Lives of 18,000 Nepali babies & mothers at risk unless immediate action taken: UNICEF

Nepalese new-born babies
UNICEF staff have been visiting earthquake-affected communities in remote areas of Nepal, including this community in Nuwakot District which experienced landslides burying their homes.

16 May 2015 3:48 PM AEST: The lives of around 12 babies that are born every hour in Nepal’s earthquake-devastated districts and their mothers are at risk, the UN has warned.

UNICEF said today that the babies are mostly born without even the basic healthcare facilities across 14 of the worst-hit districts.

Nepal was hit by a 7.8 magnitude earthquake on April 25 which was followed by a 7.3 magnitude on May 12. The death toll from the killer-temblors has risen beyond 8500.

“Following massive damage to maternity facilities the children’s organisation has warned that over the next month the lives of almost 18,000 babies and mothers could be at risk, unless urgent action is taken to restore key healthcare systems,” UNICEF’s press release stated.

The global body claims 70 percent of the birthing centres in the badly affected districts have either been destroyed or damaged. The figure goes up to 90 percent in some areas, it said.

“The number of mothers giving birth outside hospitals and birthing centres is feared to have gone up by more than a third in the worst-affected areas of the country since last month’s earthquake hit,” said Tomoo Hozumi, UNICEF’s Representative in Nepal.

Mr Hozumi said he was ‘extremely concerned for the well-being of the newborns’ because the ‘first days of life are the most critical and dangerous for a child’.

He also expressed serious concerns for the pregnant women who needed to ensure safe delivery of their babies but which becomes a serious challenge given the completely uprooted healthcare infrastructure of the impoverished nation.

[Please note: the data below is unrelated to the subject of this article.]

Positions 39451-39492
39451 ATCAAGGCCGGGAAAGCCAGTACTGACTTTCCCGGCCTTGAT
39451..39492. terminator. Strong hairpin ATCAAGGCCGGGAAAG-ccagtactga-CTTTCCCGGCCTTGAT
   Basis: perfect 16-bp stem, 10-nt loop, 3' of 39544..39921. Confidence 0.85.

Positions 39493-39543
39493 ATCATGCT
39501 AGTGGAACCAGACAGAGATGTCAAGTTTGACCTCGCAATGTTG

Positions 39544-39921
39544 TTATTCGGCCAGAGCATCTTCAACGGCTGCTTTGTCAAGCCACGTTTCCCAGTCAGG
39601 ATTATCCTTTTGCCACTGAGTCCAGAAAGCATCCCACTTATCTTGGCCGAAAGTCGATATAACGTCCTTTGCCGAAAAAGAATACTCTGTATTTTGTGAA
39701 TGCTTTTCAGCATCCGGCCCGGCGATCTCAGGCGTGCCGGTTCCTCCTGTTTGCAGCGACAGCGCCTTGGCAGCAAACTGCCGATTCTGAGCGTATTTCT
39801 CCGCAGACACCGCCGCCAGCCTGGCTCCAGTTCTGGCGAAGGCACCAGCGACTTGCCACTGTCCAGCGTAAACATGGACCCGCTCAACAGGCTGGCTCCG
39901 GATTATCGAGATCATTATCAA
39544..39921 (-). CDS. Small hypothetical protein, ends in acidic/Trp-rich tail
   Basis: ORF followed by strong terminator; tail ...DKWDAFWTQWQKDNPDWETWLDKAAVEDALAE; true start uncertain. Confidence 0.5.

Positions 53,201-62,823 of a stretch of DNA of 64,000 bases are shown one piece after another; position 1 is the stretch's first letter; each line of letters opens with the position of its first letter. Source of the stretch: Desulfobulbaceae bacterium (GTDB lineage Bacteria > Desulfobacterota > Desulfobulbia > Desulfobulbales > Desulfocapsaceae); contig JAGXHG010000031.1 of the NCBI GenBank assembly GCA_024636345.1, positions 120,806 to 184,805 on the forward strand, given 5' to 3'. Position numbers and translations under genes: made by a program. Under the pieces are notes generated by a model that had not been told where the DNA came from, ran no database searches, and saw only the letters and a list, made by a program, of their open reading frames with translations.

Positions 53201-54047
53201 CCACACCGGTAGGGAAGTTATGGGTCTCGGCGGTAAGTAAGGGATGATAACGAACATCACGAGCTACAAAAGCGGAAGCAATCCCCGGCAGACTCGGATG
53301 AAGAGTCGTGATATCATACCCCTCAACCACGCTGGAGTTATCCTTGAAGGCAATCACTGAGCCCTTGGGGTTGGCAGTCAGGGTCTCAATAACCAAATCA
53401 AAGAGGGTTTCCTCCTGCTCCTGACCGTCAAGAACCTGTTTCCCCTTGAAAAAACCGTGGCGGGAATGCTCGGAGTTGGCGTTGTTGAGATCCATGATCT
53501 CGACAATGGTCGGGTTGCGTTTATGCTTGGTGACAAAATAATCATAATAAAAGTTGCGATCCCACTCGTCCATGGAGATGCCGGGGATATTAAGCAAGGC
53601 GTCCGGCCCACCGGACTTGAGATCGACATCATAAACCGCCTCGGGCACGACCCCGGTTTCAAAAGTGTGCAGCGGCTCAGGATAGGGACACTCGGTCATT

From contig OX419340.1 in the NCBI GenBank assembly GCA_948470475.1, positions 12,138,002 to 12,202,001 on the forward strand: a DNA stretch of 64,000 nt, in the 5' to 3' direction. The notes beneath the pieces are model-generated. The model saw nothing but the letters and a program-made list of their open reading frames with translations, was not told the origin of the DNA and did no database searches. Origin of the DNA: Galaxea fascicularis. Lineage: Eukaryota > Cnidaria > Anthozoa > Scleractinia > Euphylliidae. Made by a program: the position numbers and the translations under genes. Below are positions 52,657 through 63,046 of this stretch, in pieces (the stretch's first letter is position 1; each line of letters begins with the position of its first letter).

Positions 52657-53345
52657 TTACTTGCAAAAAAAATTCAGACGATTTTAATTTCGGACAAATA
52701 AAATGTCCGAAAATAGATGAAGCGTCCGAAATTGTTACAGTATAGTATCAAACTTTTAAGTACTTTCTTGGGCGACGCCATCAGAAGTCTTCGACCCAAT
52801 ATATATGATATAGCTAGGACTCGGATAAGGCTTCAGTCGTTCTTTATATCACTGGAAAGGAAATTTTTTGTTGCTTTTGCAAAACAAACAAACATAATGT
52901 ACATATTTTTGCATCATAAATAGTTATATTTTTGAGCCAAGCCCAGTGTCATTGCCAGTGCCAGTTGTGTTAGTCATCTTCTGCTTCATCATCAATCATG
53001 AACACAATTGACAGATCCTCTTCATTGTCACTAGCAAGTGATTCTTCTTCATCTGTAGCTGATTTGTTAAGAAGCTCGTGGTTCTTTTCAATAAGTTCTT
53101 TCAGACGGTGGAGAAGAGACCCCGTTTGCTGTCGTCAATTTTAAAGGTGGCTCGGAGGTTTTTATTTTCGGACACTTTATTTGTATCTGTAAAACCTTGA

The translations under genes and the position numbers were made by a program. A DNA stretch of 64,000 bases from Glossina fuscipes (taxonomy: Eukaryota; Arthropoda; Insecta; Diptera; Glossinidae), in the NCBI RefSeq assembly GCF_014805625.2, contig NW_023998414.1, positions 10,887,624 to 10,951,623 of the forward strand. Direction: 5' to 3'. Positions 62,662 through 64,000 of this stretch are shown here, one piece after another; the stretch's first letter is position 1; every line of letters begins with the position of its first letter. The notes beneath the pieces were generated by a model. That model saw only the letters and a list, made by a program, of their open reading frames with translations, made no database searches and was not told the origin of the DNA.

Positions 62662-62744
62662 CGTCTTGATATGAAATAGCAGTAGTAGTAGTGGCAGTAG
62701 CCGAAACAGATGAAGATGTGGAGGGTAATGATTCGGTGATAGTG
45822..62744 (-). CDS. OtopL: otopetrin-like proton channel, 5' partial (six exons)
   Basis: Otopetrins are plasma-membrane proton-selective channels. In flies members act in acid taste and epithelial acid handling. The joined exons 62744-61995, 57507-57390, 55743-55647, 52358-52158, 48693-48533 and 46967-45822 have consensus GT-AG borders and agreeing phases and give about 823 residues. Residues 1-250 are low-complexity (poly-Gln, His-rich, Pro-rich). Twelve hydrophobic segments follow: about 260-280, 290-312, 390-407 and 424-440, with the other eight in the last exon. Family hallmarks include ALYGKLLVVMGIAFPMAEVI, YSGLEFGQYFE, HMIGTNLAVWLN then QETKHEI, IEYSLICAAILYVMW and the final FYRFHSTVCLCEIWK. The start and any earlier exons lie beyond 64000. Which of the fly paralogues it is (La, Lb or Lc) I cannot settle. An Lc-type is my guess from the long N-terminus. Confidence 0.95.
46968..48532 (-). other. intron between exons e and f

The UNICEF Nepal’s head further said the pregnant women are in ‘risks of premature birth, miscarriage and complications’ amid the post-catastrophic confusion.

UNICEF is on the ground with the victims and has been working ‘around the clock’ with its partners on the following initiatives:

  1. Setting up dozens of emergency medical tents, including maternity tents, across affected areas
  2. Working to establish 22 shelter homes in the worst-hit districts, to care for mothers and newborns when they are discharged from hospital
  3. Establishing mobile clinics to deliver emergency primary healthcare for vulnerable mothers and children, mainly in areas where health facilities have been damaged or destroyed.
  4. Delivering scores of clean delivery kits to Sindhupalchowk and Gorkha districts, hundreds of treated bed nets to Nuwakot district, and hundreds of blankets to Lalitpur, Ramechhap, Dhading, Sindhupalchowk and Makwanpur districts, and the Maternity Hospital in Kathmandu.
  5. Distributing emergency health kits – containing key medicines – to treat up to 300,000 people in 10 districts.
  6. Distributing hundreds of sets of baby clothes in Sindhupalchok and Gorkha districts.

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